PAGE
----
Emails for different purposes

Consider setting up different email accounts for different purposes. For example, have one email address that you only use for online forms, that way all the newsletters you end up subscribing to are neatly organised from the very beginning. Look at that email account only when you have time and are in the mood to read through them. If you work on large, long term projects then it may also be worth having a separate email for them as well.

Use email rules

There are lots of useful tools within email that are worth getting familiar with. Being able to set up rules is one of them. They can help you filter and sort your emails automatically. For example, have a folder in which all emails will be moved that have the word “invoice” or “order” or “payment” in their subject line. That way all transactional emails are automatically sorted and ready for you to action.

In a hurry? Quick hack for achieving inbox zero

If you don’t have a task management system in place and you’re using your inbox as a to-do list, then here is a simple way to make sure no emails fall through the cracks:

Leave only emails that still need to be actioned as unread. Make sure everything else gets marked read. Change your settings so every mail gets marked unread the moment you click on it.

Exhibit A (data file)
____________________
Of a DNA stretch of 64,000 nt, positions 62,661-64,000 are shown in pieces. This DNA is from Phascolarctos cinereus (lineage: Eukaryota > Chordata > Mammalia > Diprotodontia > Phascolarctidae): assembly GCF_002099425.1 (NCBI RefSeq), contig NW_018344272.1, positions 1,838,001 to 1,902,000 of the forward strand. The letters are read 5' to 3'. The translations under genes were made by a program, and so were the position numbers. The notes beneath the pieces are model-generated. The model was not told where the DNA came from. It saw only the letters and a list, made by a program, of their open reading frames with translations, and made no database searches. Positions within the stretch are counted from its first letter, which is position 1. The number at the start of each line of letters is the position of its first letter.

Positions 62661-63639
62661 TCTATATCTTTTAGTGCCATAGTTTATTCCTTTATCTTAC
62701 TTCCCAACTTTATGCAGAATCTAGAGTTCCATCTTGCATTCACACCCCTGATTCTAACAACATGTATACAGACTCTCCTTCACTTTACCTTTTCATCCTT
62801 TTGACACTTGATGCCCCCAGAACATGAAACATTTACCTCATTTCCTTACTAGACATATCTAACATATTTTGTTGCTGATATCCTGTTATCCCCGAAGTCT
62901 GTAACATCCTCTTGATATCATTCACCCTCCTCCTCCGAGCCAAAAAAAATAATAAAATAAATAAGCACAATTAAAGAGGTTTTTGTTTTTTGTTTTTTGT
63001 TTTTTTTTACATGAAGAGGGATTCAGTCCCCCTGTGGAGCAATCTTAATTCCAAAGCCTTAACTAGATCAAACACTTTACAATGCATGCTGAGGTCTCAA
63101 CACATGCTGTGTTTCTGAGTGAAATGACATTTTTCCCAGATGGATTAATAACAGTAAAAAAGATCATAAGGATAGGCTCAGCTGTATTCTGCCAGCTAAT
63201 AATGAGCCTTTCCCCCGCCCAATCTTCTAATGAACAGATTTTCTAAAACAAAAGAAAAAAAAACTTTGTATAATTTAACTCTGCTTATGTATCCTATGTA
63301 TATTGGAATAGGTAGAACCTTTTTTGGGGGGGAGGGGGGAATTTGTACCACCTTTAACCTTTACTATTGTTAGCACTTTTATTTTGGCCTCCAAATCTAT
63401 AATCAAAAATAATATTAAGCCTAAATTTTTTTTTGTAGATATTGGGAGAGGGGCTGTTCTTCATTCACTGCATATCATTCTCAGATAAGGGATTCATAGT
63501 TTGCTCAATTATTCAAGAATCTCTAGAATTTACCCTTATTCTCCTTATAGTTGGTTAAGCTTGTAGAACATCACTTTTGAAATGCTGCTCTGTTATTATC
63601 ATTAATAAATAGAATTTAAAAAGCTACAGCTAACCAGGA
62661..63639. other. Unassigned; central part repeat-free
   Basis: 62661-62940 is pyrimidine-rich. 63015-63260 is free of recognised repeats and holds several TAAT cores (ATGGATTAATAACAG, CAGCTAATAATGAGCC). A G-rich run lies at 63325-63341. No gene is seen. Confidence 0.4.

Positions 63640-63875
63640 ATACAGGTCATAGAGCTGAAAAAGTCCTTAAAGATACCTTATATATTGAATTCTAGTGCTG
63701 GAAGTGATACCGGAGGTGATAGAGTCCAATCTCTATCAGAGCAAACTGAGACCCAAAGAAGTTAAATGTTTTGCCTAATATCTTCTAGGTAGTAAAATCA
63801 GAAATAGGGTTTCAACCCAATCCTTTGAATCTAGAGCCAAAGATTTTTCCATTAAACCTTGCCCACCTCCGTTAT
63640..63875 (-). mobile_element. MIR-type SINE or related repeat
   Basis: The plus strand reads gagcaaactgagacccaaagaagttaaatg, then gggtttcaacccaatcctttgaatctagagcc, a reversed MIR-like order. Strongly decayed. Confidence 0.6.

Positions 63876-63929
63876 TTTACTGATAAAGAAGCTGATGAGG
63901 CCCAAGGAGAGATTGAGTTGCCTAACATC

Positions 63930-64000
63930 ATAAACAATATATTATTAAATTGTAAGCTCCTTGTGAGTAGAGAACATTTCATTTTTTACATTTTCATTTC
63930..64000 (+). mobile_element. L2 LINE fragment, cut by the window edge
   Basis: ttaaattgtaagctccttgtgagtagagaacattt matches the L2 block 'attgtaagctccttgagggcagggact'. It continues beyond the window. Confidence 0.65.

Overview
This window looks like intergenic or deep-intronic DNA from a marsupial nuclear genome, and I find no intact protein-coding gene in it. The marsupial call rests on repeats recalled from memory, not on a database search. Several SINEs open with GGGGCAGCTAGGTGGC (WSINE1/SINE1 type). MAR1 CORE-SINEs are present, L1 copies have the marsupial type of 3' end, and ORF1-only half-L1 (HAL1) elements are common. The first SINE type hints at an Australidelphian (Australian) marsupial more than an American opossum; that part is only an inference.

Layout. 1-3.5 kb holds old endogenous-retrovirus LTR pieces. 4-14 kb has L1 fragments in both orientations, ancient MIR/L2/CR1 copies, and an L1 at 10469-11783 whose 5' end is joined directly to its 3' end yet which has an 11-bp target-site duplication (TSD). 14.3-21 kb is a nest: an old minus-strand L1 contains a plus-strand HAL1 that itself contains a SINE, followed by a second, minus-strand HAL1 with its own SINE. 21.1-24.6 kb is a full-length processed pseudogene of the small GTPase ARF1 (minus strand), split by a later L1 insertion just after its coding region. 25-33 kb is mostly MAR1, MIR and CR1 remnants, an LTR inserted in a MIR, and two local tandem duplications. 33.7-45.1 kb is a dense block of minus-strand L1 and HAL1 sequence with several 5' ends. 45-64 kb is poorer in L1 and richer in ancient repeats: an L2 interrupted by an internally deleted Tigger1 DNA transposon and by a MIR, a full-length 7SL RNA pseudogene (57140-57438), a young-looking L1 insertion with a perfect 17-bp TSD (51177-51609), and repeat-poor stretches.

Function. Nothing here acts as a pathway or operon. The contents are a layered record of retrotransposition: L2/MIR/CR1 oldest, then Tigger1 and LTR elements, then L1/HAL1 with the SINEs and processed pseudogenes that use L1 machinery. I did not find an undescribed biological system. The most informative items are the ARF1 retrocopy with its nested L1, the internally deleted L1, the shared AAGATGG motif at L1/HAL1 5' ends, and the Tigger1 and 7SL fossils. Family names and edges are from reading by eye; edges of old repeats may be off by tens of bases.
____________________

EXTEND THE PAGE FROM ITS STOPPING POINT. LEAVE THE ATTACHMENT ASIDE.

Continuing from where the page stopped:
If you’re on the go and just quickly check your emails and read something important but can’t action it right away, then you can put it back on unread. That way when you get back to your desk and you have time to action it, the emails that need immediate attention will stick out. Then every day in the evening make sure you delete or archive all the read messages. Start working using email rules and folders to start getting more organised.

More to come

Email as the channel of choice for businesses, appears to be here to stay – at least for the foreseeable future. In fact, researchers say the volume of business emails being sent and received is likely to keep increasing. So the problem of the overloaded inbox isn’t likely to be going away any day soon.

The good news is that having a system and sticking to it, and using all the tools you have at your fingertips to streamline your activity, can all help you achieve more effective email management. It’s about prioritising, removing the distractions and helping your brain to concentrate and be free from your inbox. Only then can you head towards inbox zero.